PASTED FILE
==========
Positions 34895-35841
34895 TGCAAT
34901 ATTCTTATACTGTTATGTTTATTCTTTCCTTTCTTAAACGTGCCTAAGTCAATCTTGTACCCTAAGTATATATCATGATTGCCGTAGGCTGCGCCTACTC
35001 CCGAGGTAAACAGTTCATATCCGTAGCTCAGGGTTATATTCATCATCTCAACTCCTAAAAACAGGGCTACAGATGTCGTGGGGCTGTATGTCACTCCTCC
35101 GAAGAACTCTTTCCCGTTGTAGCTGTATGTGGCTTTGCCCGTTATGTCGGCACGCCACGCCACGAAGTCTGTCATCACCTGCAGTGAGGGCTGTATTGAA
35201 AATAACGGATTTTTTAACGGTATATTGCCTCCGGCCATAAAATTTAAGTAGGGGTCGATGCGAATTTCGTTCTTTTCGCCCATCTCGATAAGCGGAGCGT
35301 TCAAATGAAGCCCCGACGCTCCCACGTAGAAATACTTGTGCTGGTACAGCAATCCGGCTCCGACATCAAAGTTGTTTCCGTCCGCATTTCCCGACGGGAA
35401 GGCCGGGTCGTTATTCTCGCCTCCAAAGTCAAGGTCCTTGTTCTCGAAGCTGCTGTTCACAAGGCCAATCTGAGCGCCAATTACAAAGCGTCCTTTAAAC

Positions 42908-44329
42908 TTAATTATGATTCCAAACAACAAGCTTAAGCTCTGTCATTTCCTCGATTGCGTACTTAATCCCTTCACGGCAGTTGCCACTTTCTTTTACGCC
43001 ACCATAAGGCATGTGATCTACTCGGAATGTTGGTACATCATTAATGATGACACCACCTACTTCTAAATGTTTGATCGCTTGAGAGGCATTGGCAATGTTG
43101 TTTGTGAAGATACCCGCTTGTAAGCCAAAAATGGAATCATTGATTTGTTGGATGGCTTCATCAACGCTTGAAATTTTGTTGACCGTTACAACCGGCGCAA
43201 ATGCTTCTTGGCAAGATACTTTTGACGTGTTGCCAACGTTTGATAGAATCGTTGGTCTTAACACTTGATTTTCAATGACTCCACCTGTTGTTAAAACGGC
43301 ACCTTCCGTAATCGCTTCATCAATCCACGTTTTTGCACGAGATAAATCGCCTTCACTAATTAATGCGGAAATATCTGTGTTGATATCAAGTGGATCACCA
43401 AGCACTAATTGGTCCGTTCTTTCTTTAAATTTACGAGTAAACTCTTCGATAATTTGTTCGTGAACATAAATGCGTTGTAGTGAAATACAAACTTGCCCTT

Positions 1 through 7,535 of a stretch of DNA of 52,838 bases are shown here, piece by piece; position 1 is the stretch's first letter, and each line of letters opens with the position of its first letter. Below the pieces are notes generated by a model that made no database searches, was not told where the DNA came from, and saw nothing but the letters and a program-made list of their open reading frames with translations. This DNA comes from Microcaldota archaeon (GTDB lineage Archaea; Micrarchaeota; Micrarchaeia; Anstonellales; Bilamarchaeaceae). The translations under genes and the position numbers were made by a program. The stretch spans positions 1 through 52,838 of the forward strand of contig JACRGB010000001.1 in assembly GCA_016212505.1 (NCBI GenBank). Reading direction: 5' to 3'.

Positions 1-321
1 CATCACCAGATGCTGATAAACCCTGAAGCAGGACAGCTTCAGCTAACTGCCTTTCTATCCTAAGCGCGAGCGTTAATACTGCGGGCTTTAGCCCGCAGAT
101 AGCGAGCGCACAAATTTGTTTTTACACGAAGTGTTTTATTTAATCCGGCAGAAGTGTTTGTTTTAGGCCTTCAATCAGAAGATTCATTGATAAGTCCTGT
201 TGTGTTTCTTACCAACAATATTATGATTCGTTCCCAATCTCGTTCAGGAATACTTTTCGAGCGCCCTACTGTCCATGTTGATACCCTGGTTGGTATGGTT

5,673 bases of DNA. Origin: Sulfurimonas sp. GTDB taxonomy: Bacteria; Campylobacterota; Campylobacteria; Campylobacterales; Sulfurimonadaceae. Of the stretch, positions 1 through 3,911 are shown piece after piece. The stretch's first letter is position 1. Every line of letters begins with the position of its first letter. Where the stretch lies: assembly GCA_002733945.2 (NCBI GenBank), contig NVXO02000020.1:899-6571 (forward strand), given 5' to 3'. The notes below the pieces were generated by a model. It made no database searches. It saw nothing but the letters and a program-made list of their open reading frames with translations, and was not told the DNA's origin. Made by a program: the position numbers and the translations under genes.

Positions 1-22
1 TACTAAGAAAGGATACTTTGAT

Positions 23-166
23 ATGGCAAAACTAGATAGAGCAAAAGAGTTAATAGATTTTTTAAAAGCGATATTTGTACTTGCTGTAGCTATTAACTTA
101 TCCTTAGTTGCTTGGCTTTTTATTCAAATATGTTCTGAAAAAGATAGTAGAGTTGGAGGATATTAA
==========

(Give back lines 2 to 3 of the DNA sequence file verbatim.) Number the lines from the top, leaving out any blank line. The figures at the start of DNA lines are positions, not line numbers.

34895 TGCAAT
34901 ATTCTTATACTGTTATGTTTATTCTTTCCTTTCTTAAACGTGCCTAAGTCAATCTTGTACCCTAAGTATATATCATGATTGCCGTAGGCTGCGCCTACTC